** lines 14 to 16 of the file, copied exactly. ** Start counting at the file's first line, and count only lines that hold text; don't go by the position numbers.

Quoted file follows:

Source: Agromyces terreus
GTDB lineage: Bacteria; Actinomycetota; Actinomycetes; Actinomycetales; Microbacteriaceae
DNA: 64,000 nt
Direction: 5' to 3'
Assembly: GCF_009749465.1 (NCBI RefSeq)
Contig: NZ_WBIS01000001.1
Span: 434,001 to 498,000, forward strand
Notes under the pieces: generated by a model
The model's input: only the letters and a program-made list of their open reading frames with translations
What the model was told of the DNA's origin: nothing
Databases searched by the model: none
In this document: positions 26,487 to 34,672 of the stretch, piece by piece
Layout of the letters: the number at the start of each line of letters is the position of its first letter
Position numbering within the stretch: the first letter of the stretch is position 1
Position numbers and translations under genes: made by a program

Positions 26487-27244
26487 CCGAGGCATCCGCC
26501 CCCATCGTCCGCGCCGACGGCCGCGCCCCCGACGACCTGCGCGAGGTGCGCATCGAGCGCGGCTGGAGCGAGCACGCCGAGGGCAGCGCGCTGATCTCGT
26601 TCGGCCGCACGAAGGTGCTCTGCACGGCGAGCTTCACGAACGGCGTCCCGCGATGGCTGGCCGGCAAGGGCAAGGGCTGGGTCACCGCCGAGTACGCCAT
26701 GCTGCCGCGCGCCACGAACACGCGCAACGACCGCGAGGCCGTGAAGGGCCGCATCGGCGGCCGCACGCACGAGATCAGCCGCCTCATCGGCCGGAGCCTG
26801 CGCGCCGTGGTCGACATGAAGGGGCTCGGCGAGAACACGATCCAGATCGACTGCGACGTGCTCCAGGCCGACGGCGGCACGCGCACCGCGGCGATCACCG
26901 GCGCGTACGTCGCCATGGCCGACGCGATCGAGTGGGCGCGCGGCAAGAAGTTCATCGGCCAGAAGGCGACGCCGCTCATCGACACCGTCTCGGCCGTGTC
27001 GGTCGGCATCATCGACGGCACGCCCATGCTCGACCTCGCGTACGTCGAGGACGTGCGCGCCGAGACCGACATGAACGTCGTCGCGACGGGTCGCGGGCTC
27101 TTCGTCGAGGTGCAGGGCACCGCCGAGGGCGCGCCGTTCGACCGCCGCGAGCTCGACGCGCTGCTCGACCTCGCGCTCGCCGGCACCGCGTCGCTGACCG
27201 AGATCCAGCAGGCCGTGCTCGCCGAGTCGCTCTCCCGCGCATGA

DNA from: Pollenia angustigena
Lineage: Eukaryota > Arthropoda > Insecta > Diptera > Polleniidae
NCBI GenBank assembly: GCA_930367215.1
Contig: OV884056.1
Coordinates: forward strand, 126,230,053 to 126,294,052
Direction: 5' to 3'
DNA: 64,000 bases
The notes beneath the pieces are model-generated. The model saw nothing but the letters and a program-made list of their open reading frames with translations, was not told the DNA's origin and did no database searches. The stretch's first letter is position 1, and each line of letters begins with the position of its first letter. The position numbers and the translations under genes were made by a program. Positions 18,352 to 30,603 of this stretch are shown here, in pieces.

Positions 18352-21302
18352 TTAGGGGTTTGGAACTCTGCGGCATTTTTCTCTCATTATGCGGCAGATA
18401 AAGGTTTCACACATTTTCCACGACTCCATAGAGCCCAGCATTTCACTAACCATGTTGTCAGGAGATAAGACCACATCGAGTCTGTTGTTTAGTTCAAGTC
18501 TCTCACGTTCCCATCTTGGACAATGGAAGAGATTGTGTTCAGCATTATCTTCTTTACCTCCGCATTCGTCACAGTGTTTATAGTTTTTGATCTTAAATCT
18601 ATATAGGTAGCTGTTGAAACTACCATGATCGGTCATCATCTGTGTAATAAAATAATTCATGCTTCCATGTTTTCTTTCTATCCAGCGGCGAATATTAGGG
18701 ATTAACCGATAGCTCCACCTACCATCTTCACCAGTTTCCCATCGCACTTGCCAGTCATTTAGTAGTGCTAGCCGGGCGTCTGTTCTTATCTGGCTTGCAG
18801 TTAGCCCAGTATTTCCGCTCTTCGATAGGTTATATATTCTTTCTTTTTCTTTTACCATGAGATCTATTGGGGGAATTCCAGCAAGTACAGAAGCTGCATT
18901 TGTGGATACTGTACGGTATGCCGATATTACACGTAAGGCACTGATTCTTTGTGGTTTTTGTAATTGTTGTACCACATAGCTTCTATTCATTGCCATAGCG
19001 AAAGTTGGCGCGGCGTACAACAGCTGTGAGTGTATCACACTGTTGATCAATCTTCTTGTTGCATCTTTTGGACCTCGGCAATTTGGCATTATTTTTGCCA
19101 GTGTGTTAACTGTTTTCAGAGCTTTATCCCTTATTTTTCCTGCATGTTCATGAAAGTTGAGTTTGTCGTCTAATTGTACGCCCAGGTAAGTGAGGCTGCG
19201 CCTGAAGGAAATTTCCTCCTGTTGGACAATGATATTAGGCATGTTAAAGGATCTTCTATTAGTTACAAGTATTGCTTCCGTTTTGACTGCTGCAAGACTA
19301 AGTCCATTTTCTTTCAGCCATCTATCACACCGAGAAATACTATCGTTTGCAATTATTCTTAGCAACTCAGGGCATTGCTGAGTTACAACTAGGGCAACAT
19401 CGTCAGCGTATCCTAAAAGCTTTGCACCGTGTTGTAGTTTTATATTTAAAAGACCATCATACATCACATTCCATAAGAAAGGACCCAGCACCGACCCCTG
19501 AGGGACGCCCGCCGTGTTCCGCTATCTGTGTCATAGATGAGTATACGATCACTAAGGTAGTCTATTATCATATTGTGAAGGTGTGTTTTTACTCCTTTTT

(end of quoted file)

Position numbering within the stretch: the first letter of the stretch is position 1
Position numbers and translations under genes: made by a program

Positions 26487-27244